The right not to be subject to automated decision-making
Individuals have the right not to be subject to decisions that are based solely on automated processing, including profiling. This means that organizations must take into account individuals’ human rights and privacy interests when making these types of decisions.
Provisions regarding consent
Organizations that process personal data must also ensure that they have valid consent from individuals before collecting or processing their data. Consent must be freely given, specific, informed, and unambiguous. It must also be easy for individuals to withdraw their consent if they no longer want their data to be processed.
Under the new law, individuals will have the right to access their personal data as well as information about how it is being processed. Below are some notable changes under the new GDPR law.
- The definition of personal data has been expanded, and now includes any information that can be used to directly or indirectly identify an individual.
- Consent must be given freely, specific, informed and unambiguous. It must also be revocable at any time.
- Organisations will be required to provide individuals with a Data Protection Officer (DPO), who will be responsible for ensuring that the organisation is compliant with the new law.
- Rights of individuals with regards to their personal data include the right to access their data, the right to change their mind about consent, the right to have their data erased (the “right to be forgotten”), and the right to object to automated decision-making.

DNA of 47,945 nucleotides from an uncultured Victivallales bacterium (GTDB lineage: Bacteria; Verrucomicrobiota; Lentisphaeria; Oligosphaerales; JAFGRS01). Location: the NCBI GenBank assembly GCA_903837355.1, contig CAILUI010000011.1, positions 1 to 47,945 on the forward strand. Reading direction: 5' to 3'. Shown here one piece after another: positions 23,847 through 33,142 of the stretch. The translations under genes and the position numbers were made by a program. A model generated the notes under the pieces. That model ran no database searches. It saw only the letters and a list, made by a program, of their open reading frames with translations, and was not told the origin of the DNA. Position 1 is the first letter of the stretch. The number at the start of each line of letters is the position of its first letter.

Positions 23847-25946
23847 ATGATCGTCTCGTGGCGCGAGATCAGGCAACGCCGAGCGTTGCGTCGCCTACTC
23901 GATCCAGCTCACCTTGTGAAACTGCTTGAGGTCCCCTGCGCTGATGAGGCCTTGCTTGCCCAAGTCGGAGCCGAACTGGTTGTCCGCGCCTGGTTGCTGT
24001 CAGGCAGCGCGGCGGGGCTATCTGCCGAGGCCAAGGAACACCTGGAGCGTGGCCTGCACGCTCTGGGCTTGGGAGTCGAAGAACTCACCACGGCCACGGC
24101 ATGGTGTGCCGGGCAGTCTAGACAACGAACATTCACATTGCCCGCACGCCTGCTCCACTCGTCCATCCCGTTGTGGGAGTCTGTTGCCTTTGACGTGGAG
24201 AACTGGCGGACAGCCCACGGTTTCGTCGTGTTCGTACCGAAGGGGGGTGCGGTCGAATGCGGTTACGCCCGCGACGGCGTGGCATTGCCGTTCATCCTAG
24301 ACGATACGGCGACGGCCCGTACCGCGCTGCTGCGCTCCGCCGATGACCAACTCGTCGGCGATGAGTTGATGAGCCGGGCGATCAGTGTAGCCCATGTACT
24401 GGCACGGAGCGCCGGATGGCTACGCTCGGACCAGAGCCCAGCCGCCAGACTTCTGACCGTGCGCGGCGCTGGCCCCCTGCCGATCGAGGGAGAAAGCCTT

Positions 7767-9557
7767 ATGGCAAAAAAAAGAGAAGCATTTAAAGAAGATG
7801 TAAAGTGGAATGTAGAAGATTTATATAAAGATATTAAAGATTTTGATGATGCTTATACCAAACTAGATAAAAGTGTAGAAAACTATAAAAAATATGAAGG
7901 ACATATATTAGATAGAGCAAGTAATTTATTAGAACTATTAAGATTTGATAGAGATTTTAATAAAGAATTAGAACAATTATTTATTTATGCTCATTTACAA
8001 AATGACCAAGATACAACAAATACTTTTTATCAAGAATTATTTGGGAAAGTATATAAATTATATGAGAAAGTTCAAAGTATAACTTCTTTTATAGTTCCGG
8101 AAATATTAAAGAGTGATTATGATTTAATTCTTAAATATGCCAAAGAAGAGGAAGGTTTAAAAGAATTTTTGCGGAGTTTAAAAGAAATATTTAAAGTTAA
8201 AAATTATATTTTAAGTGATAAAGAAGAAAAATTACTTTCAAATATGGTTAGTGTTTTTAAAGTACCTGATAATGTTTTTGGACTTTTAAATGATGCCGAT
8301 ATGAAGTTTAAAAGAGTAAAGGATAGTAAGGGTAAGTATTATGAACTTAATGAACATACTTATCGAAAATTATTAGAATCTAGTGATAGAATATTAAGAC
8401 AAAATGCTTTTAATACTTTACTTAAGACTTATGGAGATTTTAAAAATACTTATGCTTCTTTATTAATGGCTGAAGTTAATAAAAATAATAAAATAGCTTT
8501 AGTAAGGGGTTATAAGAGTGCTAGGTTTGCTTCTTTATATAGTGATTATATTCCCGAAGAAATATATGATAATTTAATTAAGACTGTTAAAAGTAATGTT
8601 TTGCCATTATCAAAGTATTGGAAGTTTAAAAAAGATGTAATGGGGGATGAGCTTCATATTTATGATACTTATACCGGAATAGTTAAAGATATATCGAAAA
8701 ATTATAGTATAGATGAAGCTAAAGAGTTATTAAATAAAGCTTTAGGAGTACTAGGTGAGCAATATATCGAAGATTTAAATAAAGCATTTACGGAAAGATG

There are also new provisions regarding data breaches. Some of them are described below.
- Organisations must report data breaches within 72 hours, unless the personal data is unlikely to cause any harm.
- Organisations will be fined up to 4% of their global annual revenue or €20 million (whichever is greater), whichever is greater, for serious breaches of the law.
Individuals who believe their rights have been violated will be able to file a complaint with the supervisory authority, which is responsible for enforcing the law.
Other key provisions
- The law applies to both EU and non-EU organisations that process the personal data of EU citizens.
- Organisations must appoint a representative in the EU if they are not based in the EU.
- The law will come into effect on 25 May 2018.
The GDPR has already taken effect since May 25th, 2018. Companies that are not in compliance by that date and those who are still not updating their systems to be GDPR-compliant may face heavy fines. However, the GDPR is not a one-size-fits-all regulation, and companies should not try to implement all of its provisions at once. Rather, they should take a phased approach, implementing those provisions that are most relevant to their business.
The GDPR is a complex regulation. Considering that the law has taken effect nearly four years ago, there is still a lot of confusion about how it will be enforced. However, with a better understanding of what it is and what it requires, companies can start to make the necessary changes to comply with it.